Blue moons between 2009 and 2021
The following blue moons occur between 2009 and 2021. These dates use UTC as the timezone; exact dates vary with different timezones.
Using the Maine Farmers' Almanac definition of blue moon (meaning the third full moon in a season of four full moons, but referenced to astronomical rather than equal seasons), blue moons have occurred or will occur on
November 21, 2010
August 20, 2013
May 21, 2016
May 18, 2019
August 22, 2021
Unlike the astronomical seasonal definition, these dates are dependent on the Gregorian calendar and time zones.
Two full moons in one month (the second of which is a "blue moon"):
2009: December 2, December 31 (partial lunar eclipse visible in some parts of the world), only in time zones west of UTC+05.
2010: January 1 (partial lunar eclipse), January 30, only in time zones east of UTC+04:30.
2010: March 1, March 30, only in time zones east of UTC+07.
2012: August 2, August 31, only in time zones west of UTC+10.
2012: September 1, September 30, only in time zones east of UTC+10:30.
2015: July 2, July 31.
2018: January 2, January 31, only in time zones west of UTC+11.
2018: March 2, March 31, only in time zones west of UTC+12.
2020: October 1, October 31 only in time zones west of UTC+10.
The next time New Year's Eve falls on a Blue Moon (as occurred on December 31, 2009 in time zones west of UTC+05) is after one Metonic cycle, in 2028 in time zones west of UTC+08. At that time there will be a total lunar eclipse.
Blue moons have been referenced in popular culture, such as:
"Blue Moon" is a popular music standard, written by Richard Rodgers and Lorenz Hart in 1934, and one of the best known football chants, used since the '90's by Manchester City and Crewe Alexandra. "Once in a Very Blue Moon" is a song written by Patrick Alger, recorded by Nanci Griffith, and released on her 1984 LP of the same name. "New Blue Moon", released in 1990, was a song written and recorded by the Traveling Wilburys. And more modern songs, like Beck's 2014 "Blue Moon." South Korean rock band CN Blue named their 2013-2014 concert tour "Blue Moon World Tour."
In the 1998 paranormal romance fiction novel by Laurell K. Hamilton of the same name, Blue Moon refers to two full moons occurring within the same month. In the 2009 young adult fiction novel by Alyson Noël of the same name, Blue Moon refers to two full moons occurring within the same month and the same astrological sign. Note that if two full moons fall within the same astrological sign they will fall in different calendar months, and vice versa. In the novels of Simon R. Green the blue moon plays a significant magical role, and also figures in titles of three of his novels: Blue Moon Rising, Beyond the Blue Moon, and Once in a Blue Moon (novel), all of the Hawk & Fisher fantasy series.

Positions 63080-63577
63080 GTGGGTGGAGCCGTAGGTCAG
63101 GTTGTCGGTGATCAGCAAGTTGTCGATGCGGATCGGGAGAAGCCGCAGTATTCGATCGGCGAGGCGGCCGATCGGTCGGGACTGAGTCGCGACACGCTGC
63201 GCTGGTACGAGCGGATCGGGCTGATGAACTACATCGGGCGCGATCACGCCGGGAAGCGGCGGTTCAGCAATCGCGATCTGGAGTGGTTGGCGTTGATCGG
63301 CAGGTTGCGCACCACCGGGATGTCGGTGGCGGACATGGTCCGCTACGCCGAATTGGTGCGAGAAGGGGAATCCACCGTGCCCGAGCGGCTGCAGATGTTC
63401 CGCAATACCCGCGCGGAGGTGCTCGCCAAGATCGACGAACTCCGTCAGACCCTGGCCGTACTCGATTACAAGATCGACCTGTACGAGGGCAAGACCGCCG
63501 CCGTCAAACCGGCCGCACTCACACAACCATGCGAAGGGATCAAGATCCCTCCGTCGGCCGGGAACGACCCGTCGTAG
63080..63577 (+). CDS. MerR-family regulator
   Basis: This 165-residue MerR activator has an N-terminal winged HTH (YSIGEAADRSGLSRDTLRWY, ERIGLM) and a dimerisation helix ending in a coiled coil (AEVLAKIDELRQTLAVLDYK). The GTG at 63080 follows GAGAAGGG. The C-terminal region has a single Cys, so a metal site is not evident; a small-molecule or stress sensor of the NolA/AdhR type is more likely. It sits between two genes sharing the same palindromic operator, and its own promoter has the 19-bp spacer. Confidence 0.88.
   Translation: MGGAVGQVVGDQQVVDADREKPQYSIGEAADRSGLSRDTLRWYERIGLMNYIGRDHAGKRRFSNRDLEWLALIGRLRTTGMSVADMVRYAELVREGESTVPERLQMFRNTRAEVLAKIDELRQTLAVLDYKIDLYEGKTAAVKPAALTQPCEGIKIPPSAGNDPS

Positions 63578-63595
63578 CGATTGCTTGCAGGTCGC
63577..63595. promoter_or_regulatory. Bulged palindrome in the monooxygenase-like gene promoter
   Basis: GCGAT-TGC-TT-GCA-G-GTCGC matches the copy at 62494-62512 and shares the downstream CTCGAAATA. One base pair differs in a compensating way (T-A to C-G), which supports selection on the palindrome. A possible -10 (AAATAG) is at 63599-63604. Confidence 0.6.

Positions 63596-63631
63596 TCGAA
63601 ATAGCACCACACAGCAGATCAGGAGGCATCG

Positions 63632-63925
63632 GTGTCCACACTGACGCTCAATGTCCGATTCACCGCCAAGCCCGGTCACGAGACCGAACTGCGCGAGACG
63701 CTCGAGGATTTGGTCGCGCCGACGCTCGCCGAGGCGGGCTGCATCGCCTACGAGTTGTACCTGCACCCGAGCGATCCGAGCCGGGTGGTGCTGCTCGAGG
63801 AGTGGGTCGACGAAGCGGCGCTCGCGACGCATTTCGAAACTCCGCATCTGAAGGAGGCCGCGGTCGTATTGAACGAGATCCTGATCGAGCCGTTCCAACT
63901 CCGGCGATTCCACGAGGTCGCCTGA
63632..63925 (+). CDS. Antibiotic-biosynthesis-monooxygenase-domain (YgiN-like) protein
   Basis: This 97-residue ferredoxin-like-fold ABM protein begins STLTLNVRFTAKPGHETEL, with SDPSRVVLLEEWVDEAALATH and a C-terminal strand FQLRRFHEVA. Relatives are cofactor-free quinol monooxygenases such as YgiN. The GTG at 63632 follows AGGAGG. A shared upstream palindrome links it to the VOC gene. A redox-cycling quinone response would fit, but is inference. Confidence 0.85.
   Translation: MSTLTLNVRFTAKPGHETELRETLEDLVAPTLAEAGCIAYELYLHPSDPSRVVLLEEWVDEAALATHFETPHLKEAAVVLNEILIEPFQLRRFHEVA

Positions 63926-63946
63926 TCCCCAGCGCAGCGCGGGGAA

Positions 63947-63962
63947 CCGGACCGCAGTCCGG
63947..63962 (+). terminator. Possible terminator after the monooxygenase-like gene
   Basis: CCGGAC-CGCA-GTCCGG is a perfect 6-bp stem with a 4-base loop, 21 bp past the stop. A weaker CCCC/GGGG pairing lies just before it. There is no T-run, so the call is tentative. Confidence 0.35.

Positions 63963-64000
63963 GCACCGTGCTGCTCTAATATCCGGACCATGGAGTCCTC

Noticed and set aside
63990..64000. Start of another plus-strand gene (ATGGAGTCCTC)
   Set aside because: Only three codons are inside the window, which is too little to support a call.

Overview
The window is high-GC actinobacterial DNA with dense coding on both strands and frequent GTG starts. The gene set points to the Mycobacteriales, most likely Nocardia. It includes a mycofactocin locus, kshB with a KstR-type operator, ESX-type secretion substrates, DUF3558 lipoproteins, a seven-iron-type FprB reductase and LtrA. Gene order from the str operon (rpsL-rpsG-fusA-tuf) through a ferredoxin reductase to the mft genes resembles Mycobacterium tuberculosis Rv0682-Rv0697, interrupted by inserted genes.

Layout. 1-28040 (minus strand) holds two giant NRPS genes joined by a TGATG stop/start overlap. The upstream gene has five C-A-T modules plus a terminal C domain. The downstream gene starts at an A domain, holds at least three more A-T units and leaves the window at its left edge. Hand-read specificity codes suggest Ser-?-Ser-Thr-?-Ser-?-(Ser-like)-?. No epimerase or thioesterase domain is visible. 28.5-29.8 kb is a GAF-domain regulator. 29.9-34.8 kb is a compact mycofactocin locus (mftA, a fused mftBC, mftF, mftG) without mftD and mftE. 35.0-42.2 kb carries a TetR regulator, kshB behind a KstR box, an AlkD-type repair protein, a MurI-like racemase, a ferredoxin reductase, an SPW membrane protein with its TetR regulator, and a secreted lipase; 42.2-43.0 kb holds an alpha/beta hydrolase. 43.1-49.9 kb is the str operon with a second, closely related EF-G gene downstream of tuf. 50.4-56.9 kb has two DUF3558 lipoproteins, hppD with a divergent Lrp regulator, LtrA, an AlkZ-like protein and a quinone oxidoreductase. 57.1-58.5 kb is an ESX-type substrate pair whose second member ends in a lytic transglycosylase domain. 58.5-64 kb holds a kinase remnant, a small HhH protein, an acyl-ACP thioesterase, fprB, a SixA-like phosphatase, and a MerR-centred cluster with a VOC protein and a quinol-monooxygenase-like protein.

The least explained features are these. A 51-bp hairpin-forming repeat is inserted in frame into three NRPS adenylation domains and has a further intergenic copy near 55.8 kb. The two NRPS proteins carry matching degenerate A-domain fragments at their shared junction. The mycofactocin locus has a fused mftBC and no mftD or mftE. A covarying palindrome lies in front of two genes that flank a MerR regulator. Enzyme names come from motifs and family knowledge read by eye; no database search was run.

Films and television:
The Moon Is Blue, a 1953 movie starring William Holden, was nominated for three Oscars. Blue Moon Investigations is the name of the detective agency in the TV series Moonlighting starring Cybill Shepherd and Bruce Willis. A Blue Moon appears as a significant element in the 2011 film The Smurfs, and the Wikipedia page on Blue Moon is viewed in the movie. The Smurfs TV show also featured the blue moon in an episode. The theme song for The Sopranos, "Woke Up This Morning" by Alabama 3, references "a blue moon in your eyes" in its lyrics. "Once in a Blue Moon" is also the name of an episode of TV show Charmed, which involves the three witches being affected by the blue moon magically, and turning into monsters.
Information about the August 2012 Blue Moon
"Folklore of the Blue Moon" by Philip Hiscock
"What's a Blue Moon?" by Donald W. Olson, Richard T. Fienberg, and Roger W. Sinnott, Sky & Telescope. Article explaining that originally a blue moon meant the 3rd full moon in a season of 4 full moons, and how the "2nd in a month" error began.
"Once in a Blue Moon" at infoplease.com
"Blue moon" at World Wide Words
Blue moon calculator by David Harper
"On Blue Moons" by Kevin Clarke
"It's a big night for a 'blue moon'" at nbcnews.com
"What does blue moon really mean?" blog entry on lunar calendars and computing
"Blue moon definition based on a mistake by Tony Rice